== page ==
“A new engine cooling system thermostat (160º) will be sued in 1954 eight cylinder engines. This thermostat does not have a gas filled bellows and, consequently, is not affected by pressure within the engine cooling system. The thermostat has been referred to as a cartridge type containing a movable valve opened by pressure exerted by the expanding of a liquid contained in the cartridge which forces a plunger contained in a cylinder against the valve. The valve is closed by spring pressure. The cycle of operation then is the small plunger moving upward, opening the valve due to the expansion of the liquid beneath it; when the fluid contracts, the plunger moves down and the springs tend to close the valve. This change was necessary because of the 13 lb. pressure system to be used on cars equipped with air conditioning. No other thermostat should be used in 1954 eight cylinder engines. The production thermostat (151º) will continue to be used in all six cylinder engines.”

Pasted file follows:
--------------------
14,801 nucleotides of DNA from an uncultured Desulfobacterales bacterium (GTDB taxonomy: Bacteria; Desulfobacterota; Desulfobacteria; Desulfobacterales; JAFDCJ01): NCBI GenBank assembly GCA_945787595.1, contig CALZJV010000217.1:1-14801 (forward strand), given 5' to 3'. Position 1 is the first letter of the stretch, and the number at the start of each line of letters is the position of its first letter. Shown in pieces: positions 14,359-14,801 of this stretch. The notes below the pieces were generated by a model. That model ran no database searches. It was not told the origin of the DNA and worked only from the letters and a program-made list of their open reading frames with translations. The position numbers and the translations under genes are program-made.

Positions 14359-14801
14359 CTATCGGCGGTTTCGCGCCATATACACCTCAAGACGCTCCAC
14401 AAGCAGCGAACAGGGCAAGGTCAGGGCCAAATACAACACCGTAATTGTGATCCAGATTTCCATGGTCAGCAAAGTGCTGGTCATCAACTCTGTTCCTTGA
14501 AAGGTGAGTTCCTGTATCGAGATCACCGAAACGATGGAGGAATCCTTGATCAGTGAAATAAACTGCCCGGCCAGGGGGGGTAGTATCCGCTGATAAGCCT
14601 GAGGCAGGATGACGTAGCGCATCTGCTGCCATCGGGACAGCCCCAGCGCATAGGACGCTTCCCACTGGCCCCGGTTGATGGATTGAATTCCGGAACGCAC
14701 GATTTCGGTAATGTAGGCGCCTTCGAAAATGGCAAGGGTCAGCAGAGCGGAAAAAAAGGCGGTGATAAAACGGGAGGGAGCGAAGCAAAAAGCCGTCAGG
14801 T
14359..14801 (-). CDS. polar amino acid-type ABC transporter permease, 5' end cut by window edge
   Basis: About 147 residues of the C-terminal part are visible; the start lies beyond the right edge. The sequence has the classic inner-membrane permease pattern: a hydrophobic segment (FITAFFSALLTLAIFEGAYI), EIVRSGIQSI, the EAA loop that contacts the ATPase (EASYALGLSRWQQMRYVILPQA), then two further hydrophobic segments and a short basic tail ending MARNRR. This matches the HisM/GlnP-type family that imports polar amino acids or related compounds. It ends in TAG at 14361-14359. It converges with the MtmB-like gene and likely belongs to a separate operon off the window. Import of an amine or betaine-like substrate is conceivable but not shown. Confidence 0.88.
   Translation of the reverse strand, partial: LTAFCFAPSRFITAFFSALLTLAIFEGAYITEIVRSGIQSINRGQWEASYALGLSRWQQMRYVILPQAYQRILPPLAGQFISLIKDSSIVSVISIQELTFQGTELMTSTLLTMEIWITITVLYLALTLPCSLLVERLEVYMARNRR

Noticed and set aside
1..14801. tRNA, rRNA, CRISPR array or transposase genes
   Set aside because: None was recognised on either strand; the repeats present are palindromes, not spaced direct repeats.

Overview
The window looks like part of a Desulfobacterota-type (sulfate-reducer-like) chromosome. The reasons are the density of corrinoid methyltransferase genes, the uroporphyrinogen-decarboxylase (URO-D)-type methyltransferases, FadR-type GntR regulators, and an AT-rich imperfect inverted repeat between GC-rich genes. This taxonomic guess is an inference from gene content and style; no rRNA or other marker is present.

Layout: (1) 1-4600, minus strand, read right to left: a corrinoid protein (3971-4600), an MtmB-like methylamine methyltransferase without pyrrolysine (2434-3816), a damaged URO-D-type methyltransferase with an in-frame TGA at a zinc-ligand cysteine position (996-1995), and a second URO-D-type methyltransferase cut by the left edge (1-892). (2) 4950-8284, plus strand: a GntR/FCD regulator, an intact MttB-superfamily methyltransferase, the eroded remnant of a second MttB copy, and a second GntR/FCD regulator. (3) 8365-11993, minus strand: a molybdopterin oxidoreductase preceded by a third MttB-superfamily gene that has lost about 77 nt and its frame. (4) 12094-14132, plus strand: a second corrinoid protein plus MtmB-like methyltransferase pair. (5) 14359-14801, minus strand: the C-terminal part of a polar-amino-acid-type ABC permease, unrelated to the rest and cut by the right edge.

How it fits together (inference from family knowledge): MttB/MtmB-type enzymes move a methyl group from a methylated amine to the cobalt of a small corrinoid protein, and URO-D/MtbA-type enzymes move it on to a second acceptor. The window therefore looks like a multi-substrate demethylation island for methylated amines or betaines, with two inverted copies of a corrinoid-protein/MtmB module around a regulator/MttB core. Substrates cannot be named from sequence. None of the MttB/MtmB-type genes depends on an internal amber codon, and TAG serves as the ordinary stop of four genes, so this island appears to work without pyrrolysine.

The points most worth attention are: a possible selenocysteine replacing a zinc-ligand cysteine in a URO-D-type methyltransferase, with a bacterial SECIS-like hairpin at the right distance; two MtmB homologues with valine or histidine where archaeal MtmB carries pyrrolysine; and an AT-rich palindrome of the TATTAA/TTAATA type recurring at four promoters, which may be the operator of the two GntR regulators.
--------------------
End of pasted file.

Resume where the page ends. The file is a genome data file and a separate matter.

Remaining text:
The above information came from Pontiac Service Craftsman News, No. 13 S-257 December, 1953. This same issue announced the water pump seal was also changed due to possible use on an air conditioned car with 13 lb. system. There was concern that the previously used seal would leak if subjected to the higher pressure.
This information serves to illustrate the point that you should not install parts indiscriminately!